The power suit was iconic for good reason. It was imposing and alien, sleek but still with a sort of roughness, like Boba Fett or the Predator. When you found out Samus was a woman it was cool as shit, because it didn't matter. She was still a bad-ass bounty hunter with some sick as fuck power armor.

Now whenever I see Samus she's usually in skin-tight light blue spandex, posed in a way that accentuates her breasts and ass. It's pandering, gratuitous, and most of all boring.

I'd like to hear your arguments for why that shift was for the better.

Posted by Seroth

So...how 'bout them new heels on Samus in the new Smash Bros.? Personally, I think they look REeeaallyy dumb. People make the excuse that it has a practical function, but there's no reason why her jet boots couldn't just be...you know...boots...without long heels.

I kind of miss when Samus just stayed in her power suit. Sure, they'd put those fanservicey pictures at the end of the game if you beat it at 100% or really fast or whatever, but in gameplay, she was in her suit. I don't remember people being very focused on what she looked like out of the suit until Zero Suit Samus. I guess it was because every incarnation before that was pretty inconsistent in design.

Also, I feel like after Zero Suit Samus became a thing, there was suddenly a lot more Metroid porn on the Internet.

Posted by TheHT

Great interview! Maddy seems really cool.

Posted by Hailinel

@theht said:

@hailinel said:

@d_w: Why does the Zero Suit design prevent her from being unique and interesting? Isn't that just judging her by appearance? That seems like a backwards argument. "She's physically attractive, therefore a dull character."

That doesn't make any sense.

It doesn't prevent her character from being unique and interesting, but it can certainly make her depictions uninteresting and generic. You can have the most interesting character in the world, but her design can still be distasteful. Assessing the merits of a character's design isn't automatically being shallow. It's quite a leap to go from "you think her design sucks" to "you only care about her design and are ignoring her personality", especially when the conversation is about depiction.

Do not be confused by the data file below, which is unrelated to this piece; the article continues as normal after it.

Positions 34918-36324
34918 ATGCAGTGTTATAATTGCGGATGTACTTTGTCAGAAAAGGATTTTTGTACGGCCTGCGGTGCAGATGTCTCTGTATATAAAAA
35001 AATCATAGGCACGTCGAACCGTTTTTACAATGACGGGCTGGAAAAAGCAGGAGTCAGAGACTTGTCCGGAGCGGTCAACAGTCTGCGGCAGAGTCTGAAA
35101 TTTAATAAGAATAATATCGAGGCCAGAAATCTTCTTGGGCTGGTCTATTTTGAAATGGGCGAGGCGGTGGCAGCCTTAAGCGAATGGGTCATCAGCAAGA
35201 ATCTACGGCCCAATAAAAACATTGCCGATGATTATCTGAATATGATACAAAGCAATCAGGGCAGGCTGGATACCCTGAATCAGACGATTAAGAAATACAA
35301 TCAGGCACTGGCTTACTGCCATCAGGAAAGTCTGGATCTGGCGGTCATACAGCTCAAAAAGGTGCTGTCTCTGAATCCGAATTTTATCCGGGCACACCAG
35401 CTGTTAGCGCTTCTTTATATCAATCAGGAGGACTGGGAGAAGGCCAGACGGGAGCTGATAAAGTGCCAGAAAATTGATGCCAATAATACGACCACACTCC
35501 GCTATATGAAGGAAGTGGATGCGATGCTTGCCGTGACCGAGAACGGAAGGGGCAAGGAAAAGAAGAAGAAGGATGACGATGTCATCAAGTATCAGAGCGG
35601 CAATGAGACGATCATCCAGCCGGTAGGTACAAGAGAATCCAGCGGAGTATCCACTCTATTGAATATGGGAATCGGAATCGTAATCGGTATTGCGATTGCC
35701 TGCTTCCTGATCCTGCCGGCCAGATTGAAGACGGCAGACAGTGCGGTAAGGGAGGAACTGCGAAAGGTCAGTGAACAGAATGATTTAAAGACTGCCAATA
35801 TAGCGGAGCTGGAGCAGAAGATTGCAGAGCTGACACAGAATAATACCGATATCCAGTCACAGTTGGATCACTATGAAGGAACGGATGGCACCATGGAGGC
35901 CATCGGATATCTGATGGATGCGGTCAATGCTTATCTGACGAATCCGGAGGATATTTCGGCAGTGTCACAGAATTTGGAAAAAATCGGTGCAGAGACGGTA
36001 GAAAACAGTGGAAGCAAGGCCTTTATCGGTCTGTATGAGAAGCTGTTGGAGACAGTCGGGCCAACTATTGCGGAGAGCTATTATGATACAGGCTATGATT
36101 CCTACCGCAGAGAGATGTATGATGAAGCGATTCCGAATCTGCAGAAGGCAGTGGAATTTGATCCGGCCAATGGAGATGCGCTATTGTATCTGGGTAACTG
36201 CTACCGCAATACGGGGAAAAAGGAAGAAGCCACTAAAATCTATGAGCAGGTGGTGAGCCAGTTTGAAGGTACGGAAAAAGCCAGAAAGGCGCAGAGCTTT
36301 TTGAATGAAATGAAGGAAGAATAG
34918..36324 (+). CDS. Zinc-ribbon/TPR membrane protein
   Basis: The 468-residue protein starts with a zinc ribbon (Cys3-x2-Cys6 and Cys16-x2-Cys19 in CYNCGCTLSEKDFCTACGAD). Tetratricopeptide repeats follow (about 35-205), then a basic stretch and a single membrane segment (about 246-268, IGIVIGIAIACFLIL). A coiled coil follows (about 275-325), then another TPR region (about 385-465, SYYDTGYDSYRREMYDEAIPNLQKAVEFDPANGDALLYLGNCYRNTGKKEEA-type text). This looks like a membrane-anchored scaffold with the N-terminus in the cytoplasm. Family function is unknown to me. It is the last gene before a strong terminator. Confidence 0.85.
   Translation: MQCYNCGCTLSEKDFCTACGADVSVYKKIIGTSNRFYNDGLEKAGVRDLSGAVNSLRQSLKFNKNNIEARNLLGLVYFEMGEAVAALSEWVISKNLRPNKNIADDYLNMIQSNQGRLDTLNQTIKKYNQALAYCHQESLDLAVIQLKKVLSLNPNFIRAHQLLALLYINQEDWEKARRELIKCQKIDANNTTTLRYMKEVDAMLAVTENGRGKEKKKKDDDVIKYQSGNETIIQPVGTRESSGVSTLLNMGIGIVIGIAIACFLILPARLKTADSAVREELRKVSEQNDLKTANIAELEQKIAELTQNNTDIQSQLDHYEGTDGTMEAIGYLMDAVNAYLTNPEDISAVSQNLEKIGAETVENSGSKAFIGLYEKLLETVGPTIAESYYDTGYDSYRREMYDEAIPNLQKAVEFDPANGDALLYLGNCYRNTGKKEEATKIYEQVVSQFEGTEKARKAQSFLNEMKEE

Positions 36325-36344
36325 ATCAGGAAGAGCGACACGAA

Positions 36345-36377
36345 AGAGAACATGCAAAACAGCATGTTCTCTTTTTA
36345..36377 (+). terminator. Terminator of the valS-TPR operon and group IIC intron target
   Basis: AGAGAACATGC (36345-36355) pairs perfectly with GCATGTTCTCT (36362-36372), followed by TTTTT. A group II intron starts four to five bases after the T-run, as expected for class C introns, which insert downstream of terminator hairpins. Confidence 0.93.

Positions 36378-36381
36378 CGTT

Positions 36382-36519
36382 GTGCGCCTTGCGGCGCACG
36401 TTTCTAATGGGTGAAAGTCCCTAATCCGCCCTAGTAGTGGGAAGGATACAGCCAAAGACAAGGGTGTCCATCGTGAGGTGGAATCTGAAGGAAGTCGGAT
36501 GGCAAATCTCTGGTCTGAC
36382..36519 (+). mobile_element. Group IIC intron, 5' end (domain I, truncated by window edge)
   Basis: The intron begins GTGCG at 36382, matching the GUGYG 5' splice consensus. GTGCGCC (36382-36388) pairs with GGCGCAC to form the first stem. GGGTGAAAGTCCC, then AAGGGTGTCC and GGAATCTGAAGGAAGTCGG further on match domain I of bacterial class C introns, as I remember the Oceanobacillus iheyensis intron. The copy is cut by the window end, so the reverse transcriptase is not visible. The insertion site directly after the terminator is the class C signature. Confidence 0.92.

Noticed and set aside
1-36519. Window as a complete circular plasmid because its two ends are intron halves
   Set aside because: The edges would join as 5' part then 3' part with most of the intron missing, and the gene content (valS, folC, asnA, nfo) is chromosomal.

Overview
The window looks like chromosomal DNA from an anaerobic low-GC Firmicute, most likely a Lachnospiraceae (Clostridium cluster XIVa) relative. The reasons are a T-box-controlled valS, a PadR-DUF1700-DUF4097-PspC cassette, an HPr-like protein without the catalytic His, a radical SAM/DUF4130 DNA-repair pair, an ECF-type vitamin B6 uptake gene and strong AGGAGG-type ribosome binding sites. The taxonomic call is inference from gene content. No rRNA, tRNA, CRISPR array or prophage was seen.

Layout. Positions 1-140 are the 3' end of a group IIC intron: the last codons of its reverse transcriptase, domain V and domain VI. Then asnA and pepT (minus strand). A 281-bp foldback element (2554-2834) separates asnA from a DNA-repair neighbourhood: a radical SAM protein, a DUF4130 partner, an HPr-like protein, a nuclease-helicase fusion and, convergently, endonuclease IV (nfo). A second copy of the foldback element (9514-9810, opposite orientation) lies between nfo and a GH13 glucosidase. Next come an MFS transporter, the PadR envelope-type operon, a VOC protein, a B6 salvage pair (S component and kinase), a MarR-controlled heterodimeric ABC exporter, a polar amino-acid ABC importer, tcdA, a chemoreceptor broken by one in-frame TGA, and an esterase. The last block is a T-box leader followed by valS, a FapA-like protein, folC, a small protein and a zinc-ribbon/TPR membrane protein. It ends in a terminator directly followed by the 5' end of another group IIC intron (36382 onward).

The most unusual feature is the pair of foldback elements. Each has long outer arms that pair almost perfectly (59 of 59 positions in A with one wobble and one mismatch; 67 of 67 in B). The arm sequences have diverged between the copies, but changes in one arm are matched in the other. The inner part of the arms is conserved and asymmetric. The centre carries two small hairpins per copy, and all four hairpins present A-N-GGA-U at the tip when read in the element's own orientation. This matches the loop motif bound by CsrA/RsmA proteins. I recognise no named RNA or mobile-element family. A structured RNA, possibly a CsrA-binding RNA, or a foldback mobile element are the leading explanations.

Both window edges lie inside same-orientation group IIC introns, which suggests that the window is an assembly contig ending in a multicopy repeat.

The power suit was iconic for good reason. It was imposing and alien, sleek but still with a sort of roughness, like Boba Fett or the Predator. When you found out Samus was a woman it was cool as shit, because it didn't matter. She was still a bad-ass bounty hunter with some sick as fuck power armor.

Now whenever I see Samus she's usually in skin-tight light blue spandex, posed in a way that accentuates her breasts and ass. It's pandering, gratuitous, and most of all boring.

I'd like to hear your arguments for why that shift was for the better.

This is the comment I was responding to:

@d_w said:

It was designed to make her more sexually appealing instead of being a unique and interesting character.

Straight up, unless I misread d_w, he's saying that the design purpose is all of one and none of the other. That's what I disagree with, because it ignores entirely the personality aspect of her depiction. I was not making any leaps in my argument on that specific point.

Samus's armor is iconic. I'm not denying that. Her armor, its functions, and its origins are all a part of Samus's characterization, but they do not solely define her. Her armor is a tool that she wears and that she uses to fight. But she is more than just the armor.

Characterization, or rather, full characterization of any particularly meaningful depth, is more than just surface elements. Thin characterization is saying that Samus Aran is a female bounty hunter in power armor and leaving it at that. There's a point that gets across, sure, but there's no real personality there.

A more full, complete characterization takes everything about the character into account. Where did Samus grow up? Who are her parents? Where did she learn to fight? Why does she fight? Who are her friends and loved ones? Who are her enemies? What does she like? What does she hate? What does she fear? What does she desire and hope for?

What does she look like?

That last question is not shallow. Certainly not when compounded with everything else that there is to know about her. Samus is more than just a blank figure in a mechanical suit. She's a human being, and to empathize with others, we picture who they are. Even when reading a book and there aren't any illustrations to go by, we take the bits of description here and there. Age, coloration, choices of clothing, posture, physique, whatever is given to us, and we create these pictures in our minds. For Samus to be a whole character, her appearance as a person matters just as much as the appearance of her suit.